As acting trustee in the Berry estate, Mr. Hay has always shown an earnest desire to promote the well being of the tenants, has, as patron of the Berry Agricultural Society, given a generous encouragement to all the exhibitors, and sought to further the general interest of the community in which he principally resides, following in these respects the kind and liberal policy so long pursued by Mr. Berry. He has also shown considerable energy in the measures devised for draining the extensive swamps on the estate, rendering them avail able for pastoral and agricultural purposes; and, by embarking on reproductive works, has done much to encourage the spirit of enterprise throughout the neighbourhood. The liberal administration thus steadily prosecuted has given entire satisfaction to the whole community, and particularly to parties directly interested. Pleasing evidence of this has been furnished on several occasions, more especially in 1890, when, on his return from a visit to Auckland, he was banqueted by the tenants and residents at Jerringong; in 1891, when he and Mr. Hay were welcomed back from a visit to England with a picnic demonstration at Berry on the part of the united tenantry; and more recently, when tenants and citizens combined in giving him a banquet after the first sale of farms at Nuruba. It may here be mentioned that the portion of the estate specially bequeathed to Mr. Hay by the late Mr. Berry is that known as Coolangatta, and that the remainder is now being dealt with to provide for the other legacies made in Mr. Berry's will, the chief of which are: one in favour of the University of St. Andrews, of which the late Dr. Alexander Berry was an alumnus, and where Mr. Hay also received his training; one for the establishing of a hospital at Berry, and one on behalf of the sustentation fund of the Presbyterian Church of New South Wales. It also deserves to be noted that Mr. Hay is a Fellow of St. Andrew's Presbyterian College in connection with the University of Sydney, having been elected to that position as successor to the late Hon. Alexander Dodds, in recognition of his liberal disposition and general business aptitude. For the same reasons he has likewise been appointed, by the General Assembly of the New South Wales Presbyterian Church, a member of its treasurership and finance committee.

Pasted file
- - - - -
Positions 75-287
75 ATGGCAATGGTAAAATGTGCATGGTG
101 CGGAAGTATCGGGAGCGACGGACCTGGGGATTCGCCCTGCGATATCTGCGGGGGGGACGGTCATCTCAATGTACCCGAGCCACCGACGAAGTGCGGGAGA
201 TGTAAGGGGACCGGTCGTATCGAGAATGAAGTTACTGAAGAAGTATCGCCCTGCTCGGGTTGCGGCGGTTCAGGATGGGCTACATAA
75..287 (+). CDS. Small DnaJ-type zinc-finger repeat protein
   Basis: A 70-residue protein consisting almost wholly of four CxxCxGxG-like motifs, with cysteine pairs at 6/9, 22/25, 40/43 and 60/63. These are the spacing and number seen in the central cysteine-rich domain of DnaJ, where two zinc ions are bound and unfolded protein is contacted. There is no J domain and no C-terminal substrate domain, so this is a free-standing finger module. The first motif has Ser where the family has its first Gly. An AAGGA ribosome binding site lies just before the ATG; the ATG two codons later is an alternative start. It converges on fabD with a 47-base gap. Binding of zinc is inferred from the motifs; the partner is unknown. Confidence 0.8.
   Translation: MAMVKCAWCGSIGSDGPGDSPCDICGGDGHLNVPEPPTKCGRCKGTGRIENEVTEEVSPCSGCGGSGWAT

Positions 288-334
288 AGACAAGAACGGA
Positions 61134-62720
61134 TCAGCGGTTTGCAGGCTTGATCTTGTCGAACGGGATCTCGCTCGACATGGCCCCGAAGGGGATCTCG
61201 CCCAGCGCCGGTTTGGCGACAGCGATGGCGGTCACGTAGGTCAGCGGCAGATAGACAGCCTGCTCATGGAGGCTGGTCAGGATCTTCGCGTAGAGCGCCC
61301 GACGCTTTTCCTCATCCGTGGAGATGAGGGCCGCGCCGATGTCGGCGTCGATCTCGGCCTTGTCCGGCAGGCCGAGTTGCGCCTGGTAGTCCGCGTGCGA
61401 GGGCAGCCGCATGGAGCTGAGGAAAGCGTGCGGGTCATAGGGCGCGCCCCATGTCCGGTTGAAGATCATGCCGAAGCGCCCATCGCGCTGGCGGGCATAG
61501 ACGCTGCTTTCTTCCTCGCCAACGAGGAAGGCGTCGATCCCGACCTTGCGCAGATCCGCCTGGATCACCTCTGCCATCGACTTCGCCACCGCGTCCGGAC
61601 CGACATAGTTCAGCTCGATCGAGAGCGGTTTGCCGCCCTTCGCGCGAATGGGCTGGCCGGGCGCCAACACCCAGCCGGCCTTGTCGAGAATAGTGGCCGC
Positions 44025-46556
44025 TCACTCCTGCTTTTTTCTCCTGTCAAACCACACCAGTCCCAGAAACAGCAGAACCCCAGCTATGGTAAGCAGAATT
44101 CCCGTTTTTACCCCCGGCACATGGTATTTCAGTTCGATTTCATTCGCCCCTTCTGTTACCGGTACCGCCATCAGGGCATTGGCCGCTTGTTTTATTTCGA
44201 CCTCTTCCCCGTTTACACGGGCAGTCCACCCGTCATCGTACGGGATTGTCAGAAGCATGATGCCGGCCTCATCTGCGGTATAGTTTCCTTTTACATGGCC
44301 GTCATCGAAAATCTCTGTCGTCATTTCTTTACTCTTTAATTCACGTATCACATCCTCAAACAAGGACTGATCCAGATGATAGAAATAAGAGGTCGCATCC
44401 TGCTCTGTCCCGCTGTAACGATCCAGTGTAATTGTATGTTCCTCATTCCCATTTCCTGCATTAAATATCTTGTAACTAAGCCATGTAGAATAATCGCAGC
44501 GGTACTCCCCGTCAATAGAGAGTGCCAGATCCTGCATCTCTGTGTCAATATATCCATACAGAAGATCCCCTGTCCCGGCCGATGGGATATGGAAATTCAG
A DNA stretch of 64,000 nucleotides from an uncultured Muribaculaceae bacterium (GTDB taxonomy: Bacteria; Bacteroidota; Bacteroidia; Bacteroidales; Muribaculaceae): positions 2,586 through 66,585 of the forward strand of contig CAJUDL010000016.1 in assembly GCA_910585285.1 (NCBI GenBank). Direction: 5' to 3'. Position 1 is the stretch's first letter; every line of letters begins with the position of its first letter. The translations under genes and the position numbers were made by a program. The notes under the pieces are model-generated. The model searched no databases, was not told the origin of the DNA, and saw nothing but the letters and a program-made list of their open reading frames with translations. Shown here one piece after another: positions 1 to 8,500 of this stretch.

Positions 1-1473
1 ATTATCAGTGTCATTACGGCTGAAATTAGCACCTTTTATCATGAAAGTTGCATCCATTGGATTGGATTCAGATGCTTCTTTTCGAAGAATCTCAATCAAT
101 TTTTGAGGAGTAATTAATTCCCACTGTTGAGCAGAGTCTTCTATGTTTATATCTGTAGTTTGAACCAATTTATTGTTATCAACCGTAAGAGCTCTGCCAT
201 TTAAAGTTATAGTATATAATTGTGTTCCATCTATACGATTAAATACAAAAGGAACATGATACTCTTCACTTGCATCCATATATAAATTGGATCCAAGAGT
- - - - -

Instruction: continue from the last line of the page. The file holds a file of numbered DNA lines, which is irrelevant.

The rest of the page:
Original Publication

Citation details

'Hay, Sir John (1840–1909)', People Australia, National Centre of Biography, Australian National University, http://peopleaustralia.anu.edu.au/biography/hay-sir-john-21886/text31943, accessed 27 May 2019.

© Copyright People Australia, 2012